Now that the dust has settled after the fight to get a farm bill passed, we can step back and take stock of what it actually means. The bill is always problematic; it represents one of those head-scratching political alliances between the agricultural industry and the anti-hunger lobby. They aren’t actually ideal partners for each other, with each side reluctantly taking on the other’s political baggage simply because they are stuck together in this bill. Yet, once we cut through the usual issues, there is actually some good going on as well.
If you look closely, you can definitely see that change is on the horizon for how we deal with food in this country. Traditional commodities subsidies were cut by more than 30% while funding for fruits, vegetables, and organics programs increased by more than 50%. Fruit and vegetable farms also finally have access to crop insurance. Another noticeable growth area is in the funding for programs that help food stamp recipients get access to fruits and vegetables. Organic programs also now receive support from both parties, rather than just their historical support from Democrats.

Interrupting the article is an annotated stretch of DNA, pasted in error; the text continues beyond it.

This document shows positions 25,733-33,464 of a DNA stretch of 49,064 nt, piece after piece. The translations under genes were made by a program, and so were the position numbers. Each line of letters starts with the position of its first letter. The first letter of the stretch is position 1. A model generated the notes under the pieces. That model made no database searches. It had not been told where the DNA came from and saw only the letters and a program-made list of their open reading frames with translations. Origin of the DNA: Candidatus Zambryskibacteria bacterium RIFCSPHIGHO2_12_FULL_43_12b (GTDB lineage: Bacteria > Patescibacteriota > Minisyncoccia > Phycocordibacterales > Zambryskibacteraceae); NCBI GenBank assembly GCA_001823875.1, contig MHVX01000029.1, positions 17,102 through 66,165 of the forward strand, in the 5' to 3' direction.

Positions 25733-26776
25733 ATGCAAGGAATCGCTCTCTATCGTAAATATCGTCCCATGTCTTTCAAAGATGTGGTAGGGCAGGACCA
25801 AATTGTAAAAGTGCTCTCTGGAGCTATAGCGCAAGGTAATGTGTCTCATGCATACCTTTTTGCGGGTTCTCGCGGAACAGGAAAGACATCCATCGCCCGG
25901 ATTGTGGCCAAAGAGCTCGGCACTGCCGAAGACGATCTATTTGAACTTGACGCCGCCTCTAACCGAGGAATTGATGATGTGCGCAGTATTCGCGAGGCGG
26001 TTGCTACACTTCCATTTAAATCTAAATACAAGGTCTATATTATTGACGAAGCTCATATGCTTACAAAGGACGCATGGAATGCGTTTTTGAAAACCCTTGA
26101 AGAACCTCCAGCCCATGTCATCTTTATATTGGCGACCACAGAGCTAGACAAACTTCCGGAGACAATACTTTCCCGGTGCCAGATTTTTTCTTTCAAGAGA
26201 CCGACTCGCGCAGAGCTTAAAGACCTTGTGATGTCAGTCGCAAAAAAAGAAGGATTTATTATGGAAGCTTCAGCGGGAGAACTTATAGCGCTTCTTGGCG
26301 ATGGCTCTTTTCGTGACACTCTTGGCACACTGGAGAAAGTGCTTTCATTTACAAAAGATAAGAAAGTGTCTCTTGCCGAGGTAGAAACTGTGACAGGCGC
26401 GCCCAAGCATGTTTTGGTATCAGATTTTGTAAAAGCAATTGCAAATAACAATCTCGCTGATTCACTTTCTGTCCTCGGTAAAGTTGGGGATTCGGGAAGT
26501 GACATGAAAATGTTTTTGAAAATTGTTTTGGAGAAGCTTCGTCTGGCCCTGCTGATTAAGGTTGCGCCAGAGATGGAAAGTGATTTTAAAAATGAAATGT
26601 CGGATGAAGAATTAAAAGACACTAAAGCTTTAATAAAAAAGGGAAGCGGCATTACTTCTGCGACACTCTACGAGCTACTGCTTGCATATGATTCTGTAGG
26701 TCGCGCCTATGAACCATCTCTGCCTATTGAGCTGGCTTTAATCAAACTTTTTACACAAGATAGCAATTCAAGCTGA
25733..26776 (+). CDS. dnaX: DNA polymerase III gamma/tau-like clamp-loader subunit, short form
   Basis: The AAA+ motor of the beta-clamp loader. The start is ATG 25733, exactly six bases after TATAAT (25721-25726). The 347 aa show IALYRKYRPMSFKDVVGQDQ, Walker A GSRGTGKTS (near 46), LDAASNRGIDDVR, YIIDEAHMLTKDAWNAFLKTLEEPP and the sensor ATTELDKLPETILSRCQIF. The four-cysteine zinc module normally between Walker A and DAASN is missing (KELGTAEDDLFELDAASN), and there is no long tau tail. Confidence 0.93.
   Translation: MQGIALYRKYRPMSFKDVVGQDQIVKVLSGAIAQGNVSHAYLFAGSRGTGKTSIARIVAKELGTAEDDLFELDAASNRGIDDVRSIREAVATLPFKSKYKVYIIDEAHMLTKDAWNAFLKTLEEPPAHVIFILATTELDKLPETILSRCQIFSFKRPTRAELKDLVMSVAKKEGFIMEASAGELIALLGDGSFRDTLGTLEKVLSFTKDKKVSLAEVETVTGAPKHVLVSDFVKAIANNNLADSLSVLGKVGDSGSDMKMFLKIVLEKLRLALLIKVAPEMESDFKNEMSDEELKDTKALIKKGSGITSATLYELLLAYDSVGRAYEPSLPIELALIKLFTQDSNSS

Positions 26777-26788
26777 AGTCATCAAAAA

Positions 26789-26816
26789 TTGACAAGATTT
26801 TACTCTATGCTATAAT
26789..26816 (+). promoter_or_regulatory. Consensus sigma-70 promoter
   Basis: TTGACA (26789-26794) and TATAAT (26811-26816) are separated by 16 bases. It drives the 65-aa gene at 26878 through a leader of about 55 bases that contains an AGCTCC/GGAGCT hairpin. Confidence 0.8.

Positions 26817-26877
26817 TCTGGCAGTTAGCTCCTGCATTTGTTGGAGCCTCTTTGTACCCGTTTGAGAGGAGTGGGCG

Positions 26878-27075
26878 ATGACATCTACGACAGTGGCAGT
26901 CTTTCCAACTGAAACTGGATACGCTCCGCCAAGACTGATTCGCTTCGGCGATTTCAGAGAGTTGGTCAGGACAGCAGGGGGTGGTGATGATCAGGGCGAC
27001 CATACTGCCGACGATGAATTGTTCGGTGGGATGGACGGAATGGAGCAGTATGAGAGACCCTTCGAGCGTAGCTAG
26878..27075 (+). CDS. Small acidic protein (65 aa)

As much as we can criticize the bill for the poor structures that remain in place, it does give us a bit of insight into what future farm bills could look like. People are starting to expect that fruits and vegetables be treated like…..well, food. Our apples and eggplants may still be considered “specialty crops” but the government is ever so slowly starting to respond.